China / Government

France to assist hunt for corrupt officials

By ZHANG YAN (China Daily) Updated: 2014-11-07 04:55

Nations will divide seized assets in cooperative campaign to find fugitives

France to assist hunt for corrupt officials

Special: China cracks down on graft
The French government will assist the Chinese judiciary by confiscating the illegal assets many corrupt officials have transferred to France, a senior official from the French Ministry of Justice has said.

France and China will share the seized funds.

Robert Gelli, director of the Criminal Affairs Department of the French Ministry of Justice, said that in the following weeks the ministry will strengthen cooperation with its Chinese counterparts to track down corrupt Chinese officials and uncover their transferred funds.

"We will try to locate the ill-gotten funds that Chinese corrupt officials sent to France and take immediate actions to freeze them, such as houses, cars and bank savings and other investments," Gelli said.

"In addition, for each individual case, we will negotiate with our Chinese counterparts to share the seized funds in a proper proportion," he said.

In recent years, a number of economic fugitives, including many corrupt officials, have fled to the United Sates, Canada, Australia and European countries such as the Netherlands and France, to avoid Chinese judicial authorities.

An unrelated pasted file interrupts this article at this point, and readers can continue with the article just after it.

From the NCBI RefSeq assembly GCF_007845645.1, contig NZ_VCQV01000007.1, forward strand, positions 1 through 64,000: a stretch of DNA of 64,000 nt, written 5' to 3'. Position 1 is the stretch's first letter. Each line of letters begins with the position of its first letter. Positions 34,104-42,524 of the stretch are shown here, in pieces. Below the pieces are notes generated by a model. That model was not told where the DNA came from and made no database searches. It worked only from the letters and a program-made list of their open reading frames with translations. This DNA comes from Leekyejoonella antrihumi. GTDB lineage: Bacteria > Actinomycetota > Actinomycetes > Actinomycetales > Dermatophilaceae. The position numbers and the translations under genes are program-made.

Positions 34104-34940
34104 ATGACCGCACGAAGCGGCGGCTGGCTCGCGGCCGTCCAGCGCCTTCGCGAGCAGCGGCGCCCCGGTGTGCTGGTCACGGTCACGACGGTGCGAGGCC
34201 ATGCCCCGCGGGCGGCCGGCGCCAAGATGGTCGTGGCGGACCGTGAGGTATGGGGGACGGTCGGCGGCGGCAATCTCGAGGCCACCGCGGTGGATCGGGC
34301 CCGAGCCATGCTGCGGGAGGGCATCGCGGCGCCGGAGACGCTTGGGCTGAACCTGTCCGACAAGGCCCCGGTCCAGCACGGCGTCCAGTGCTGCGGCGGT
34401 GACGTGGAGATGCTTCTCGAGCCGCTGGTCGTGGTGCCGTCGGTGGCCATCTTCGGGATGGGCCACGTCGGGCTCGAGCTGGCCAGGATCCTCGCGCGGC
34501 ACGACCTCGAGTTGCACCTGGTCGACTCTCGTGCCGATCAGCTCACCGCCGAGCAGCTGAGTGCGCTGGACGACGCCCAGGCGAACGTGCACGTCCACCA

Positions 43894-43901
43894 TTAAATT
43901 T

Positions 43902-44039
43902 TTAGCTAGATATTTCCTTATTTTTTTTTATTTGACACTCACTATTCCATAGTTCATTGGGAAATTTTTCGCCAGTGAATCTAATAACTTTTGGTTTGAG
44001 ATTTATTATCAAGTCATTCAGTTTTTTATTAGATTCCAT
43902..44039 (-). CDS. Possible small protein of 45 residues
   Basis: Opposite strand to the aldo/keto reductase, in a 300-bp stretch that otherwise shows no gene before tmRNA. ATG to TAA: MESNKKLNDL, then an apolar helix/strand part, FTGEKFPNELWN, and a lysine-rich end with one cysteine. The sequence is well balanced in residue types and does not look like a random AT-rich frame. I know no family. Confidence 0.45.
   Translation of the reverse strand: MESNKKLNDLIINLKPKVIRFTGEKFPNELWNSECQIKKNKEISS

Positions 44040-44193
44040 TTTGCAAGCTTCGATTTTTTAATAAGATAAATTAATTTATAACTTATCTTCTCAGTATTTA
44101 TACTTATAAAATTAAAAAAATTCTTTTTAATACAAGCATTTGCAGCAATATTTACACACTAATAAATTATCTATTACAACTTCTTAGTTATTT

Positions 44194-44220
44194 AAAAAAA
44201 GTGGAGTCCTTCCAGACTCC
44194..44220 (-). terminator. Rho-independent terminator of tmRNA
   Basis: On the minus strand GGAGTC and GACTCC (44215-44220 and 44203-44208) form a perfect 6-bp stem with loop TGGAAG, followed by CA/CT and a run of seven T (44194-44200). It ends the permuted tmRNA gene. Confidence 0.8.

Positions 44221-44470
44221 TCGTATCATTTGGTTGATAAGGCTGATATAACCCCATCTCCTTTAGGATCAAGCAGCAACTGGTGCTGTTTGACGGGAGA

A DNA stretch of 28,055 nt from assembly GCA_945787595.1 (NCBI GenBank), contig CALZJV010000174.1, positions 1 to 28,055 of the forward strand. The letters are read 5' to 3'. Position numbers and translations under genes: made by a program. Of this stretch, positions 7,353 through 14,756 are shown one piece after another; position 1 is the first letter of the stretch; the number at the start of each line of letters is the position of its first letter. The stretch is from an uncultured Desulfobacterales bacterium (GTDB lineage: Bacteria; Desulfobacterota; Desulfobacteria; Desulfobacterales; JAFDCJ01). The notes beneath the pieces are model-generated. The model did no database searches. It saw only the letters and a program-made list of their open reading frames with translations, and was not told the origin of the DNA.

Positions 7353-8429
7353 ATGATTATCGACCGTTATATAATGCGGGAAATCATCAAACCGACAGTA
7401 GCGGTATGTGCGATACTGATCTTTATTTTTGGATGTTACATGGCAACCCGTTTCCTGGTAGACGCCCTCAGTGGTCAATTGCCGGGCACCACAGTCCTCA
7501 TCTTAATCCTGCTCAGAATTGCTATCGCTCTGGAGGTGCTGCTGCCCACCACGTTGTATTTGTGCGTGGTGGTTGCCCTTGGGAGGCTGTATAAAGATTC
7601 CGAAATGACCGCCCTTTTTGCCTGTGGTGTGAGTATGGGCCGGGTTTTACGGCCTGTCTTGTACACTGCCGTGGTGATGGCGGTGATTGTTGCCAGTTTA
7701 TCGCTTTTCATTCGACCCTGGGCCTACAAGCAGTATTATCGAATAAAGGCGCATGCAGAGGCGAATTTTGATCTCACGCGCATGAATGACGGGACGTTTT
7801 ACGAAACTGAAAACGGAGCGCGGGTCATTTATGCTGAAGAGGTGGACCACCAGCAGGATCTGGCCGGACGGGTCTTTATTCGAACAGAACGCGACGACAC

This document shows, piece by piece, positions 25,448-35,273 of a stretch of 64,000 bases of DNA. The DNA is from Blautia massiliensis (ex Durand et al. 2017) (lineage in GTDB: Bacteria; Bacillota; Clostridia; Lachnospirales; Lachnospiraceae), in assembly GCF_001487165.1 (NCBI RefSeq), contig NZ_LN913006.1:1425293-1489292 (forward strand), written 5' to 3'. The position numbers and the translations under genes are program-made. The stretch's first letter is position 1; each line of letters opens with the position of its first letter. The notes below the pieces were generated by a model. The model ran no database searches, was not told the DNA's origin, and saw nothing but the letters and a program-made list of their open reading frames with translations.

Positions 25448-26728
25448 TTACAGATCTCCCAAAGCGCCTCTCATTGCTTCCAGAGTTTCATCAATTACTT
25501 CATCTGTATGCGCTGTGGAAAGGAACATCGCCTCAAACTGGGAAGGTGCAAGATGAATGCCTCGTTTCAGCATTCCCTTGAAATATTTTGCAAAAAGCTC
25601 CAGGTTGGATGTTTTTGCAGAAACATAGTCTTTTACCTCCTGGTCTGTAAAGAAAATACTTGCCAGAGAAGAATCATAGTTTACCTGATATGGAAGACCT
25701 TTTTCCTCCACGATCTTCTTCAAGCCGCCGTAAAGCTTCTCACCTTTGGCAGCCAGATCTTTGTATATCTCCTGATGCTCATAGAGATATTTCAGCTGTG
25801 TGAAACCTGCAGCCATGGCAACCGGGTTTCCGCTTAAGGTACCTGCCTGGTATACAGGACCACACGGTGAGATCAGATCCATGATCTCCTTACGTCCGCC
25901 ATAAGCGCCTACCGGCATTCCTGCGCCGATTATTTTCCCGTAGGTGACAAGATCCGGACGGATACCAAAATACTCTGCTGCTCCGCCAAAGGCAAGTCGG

"Most are government officials, executives or senior managers in State-owned companies who are accused of corruption, accepting bribes or embezzlement," said Zhang Xiaoming, deputy director of the Judicial Assistance and Foreign Affairs Department of the Ministry of Justice.

Celine Guillet, a senior official from the Criminal Affairs Department of the French Ministry of Justice, said that although a Sino-French bilateral extradition treaty is still waiting for approval by the French Parliament, the two sides will enhance judicial cooperation to nab fugitives and uncover their illegal assets in accordance with mutual legal assistance in criminal matters and other reciprocity regulations.

Huang Feng, a law professor at Beijing Normal University who specializes in extradition issues, said the confiscation and sharing of seized assets between China and other countries is consistent with international practice.

For example, the judiciary in the US, Japan and Singapore have agreements with other countries to share seized ill-gotten funds and China will sign a formal agreement with Canada to return and share seized assets, he said.

Last month, China and Australia agreed to enhance judicial cooperation on extradition of corrupt officials, according to the Ministry of Public Security.

Australian judicial authorities have a priority list of 100 suspected Chinese economic fugitives and they will conduct joint operations within weeks, according to the Sydney Morning Herald.

By the end of August, China had signed 51 mutual legal assistance agreements for criminal matters and 39 bilateral extradition treaties, according to the Ministry of Justice.

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